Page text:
Washington — In 2000, when a gang of thugs kidnapped and raped journalist Jineth Bedoya, they told her, “Pay attention. We are sending a message to the press in Colombia.”
But Bedoya, who had been investigating an arms smuggling network, was not deterred. She continued her work as a journalist while pushing for justice in her own case and other unsolved cases of sexual and gender-based violence.
Years later, on March 8, Bedoya stood on a stage at the U.S. Department of State before first lady Michelle Obama, Secretary of State Hillary Rodham Clinton, officials of U.S. and foreign governments, lawmakers and community leaders, and Nobel Peace Prize winners Leymah Gbowee and Tawakkol Karman, to receive the Woman of Courage Award. Obama, who helped present the award, remarked: “With every story she writes and with every public appearance she makes, Jineth is sending her own message that she will not back down, that she will not give up, and she will never, ever allow her voice to be silenced.”
Bedoya was among 10 women to receive the secretary of state’s award that recognizes women around the globe who have shown exceptional courage and leadership in advocating for women's rights and empowerment, often at great personal risk.
Since the inception of this award in 2007, the Department of State has honored 46 women from 34 different countries. This year, for the first time, included an honoree from Burma. Zin Mar Aung was imprisoned by the Burmese regime for 11 years because of her political activism in the 1996 and 1998 pro-democracy student uprisings. Upon her release, she founded a self-help association for female ex-political prisoners and a political science school in Rangoon that teaches and empowers civil society activists.
All the honorees, the first lady said, are sending a message with every act of courage they commit — “the message that injustice will not stand, that inequality will not be tolerated, and that they will not stay silenced in the face of evil.”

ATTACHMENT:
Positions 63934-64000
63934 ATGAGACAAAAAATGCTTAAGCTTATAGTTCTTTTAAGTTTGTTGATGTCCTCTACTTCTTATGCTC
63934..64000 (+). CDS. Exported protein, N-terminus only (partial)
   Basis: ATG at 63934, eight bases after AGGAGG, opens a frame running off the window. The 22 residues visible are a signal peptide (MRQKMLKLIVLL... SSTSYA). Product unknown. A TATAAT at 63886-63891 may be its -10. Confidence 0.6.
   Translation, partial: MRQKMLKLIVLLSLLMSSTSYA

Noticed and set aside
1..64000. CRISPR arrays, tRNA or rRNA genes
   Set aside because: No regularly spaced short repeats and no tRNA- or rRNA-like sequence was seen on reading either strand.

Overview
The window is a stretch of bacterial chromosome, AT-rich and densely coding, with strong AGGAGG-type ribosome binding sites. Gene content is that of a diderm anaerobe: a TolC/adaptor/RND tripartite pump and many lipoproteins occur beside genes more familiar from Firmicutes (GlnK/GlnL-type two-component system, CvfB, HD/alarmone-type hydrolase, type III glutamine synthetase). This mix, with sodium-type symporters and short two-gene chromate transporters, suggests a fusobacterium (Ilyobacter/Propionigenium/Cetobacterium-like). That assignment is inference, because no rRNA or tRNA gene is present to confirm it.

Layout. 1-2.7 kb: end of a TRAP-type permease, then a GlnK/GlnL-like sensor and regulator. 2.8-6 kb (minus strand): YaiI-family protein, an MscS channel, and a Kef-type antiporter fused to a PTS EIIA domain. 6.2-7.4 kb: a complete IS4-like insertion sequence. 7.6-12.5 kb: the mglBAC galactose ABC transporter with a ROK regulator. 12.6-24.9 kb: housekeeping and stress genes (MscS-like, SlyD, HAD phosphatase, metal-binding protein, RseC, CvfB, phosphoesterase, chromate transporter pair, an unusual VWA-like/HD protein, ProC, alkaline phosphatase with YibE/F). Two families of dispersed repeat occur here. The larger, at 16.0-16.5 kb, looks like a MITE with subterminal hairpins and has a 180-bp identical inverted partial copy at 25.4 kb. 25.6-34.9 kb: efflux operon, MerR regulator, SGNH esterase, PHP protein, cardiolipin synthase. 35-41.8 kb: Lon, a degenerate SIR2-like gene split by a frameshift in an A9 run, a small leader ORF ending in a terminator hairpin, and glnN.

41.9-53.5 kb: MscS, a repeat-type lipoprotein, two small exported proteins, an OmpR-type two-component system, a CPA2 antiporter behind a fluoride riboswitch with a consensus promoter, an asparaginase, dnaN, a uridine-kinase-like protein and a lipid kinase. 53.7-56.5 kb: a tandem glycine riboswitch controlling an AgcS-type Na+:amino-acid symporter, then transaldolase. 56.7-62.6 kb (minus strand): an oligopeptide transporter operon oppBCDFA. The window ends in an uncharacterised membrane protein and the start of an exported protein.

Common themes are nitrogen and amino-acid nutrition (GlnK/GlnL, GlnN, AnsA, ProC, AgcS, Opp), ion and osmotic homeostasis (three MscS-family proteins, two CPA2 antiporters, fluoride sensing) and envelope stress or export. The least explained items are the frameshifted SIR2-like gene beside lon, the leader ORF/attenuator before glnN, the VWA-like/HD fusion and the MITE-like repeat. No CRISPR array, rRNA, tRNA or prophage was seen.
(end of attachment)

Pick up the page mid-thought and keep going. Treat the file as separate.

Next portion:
In addition to Bedoya and Zin, these are the other 2012 award winners:
- The Honorable Maryam Durani, Kandahar Provincial Council Member (Afghanistan).
- Major Pricilla de Oliveira Azevedo, police officer, Rio de Janeiro Military Police (Brazil).
- Hana Elhebshi, architect and political activist (Libya).
- Aneesa Ahmed, gender-based violence (GBV) activist and former deputy minister of women’s affairs (Maldives).
- Shad Begum, human rights activist and founder/executive director of Anjuman Behbood-e-Khawateen Talah (the Union of Women’s Welfare) (Pakistan).
- Samar Badawi, political activist (Saudi Arabia).
- Hawa Abdallah Mohammed Salih, human rights activist (Sudan).
- The Honorable Safak Pavey, member of Parliament (Turkey).
In her remarks, Clinton called for an “international chorus” of women and girls claiming the same rights and opportunities as their fathers, brothers and sons. And she vowed that the United States would use every tool at its disposal to help them.
Following the awards ceremony, the International Women of Courage traveled to 10 different U.S. cities to engage with their American counterparts through the State Department’s International Visitor Leadership Program.
Clinton also announced that she will be issuing the first secretarial policy directive of its kind to promote gender equality. The guidance, she said, “will instruct our embassies and bureaus to implement specific steps to promote gender equality and advance the status of women and girls in all of our work in order to further both our national security and our foreign policy goals.”
The full biographies of this year’s honorees are available on the State Department website.